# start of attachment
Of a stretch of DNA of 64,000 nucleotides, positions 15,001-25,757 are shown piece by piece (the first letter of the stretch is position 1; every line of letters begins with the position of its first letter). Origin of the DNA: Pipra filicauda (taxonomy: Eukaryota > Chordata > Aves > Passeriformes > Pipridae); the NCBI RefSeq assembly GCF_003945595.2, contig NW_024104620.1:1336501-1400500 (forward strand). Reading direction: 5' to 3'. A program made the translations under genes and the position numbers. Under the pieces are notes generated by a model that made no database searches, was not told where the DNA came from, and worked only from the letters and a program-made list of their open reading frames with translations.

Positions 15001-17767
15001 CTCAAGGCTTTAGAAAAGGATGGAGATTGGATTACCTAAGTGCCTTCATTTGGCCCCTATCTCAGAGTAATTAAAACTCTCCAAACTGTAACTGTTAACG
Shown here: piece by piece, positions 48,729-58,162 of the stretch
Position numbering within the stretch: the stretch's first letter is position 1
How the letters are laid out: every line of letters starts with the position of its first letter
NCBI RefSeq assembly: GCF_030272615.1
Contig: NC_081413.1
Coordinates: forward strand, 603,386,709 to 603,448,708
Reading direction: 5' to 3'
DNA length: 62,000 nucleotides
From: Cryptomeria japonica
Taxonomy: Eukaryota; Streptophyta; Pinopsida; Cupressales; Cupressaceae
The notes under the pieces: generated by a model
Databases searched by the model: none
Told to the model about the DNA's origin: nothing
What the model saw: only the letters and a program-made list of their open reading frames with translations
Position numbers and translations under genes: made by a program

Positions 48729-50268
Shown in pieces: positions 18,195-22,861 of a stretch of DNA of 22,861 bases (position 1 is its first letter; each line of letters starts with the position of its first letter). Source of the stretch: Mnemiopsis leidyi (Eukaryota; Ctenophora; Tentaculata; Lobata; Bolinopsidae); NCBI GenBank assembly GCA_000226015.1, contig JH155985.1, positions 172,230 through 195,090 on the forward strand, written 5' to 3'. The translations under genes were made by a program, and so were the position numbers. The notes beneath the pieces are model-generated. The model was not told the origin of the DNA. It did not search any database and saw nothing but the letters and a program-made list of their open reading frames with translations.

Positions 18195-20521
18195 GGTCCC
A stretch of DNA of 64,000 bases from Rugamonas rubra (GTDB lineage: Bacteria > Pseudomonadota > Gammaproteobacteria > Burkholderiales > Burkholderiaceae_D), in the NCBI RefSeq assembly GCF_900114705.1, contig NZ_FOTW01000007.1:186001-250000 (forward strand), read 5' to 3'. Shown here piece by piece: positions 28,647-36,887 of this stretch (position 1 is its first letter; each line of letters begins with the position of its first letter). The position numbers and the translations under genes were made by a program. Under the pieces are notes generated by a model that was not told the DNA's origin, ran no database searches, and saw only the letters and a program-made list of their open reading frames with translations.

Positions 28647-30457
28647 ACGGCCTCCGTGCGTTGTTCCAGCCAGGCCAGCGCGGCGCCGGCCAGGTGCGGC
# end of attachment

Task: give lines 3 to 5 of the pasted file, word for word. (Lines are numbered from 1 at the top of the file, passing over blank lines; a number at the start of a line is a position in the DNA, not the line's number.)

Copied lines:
15001 CTCAAGGCTTTAGAAAAGGATGGAGATTGGATTACCTAAGTGCCTTCATTTGGCCCCTATCTCAGAGTAATTAAAACTCTCCAAACTGTAACTGTTAACG
Shown here: piece by piece, positions 48,729-58,162 of the stretch
Position numbering within the stretch: the stretch's first letter is position 1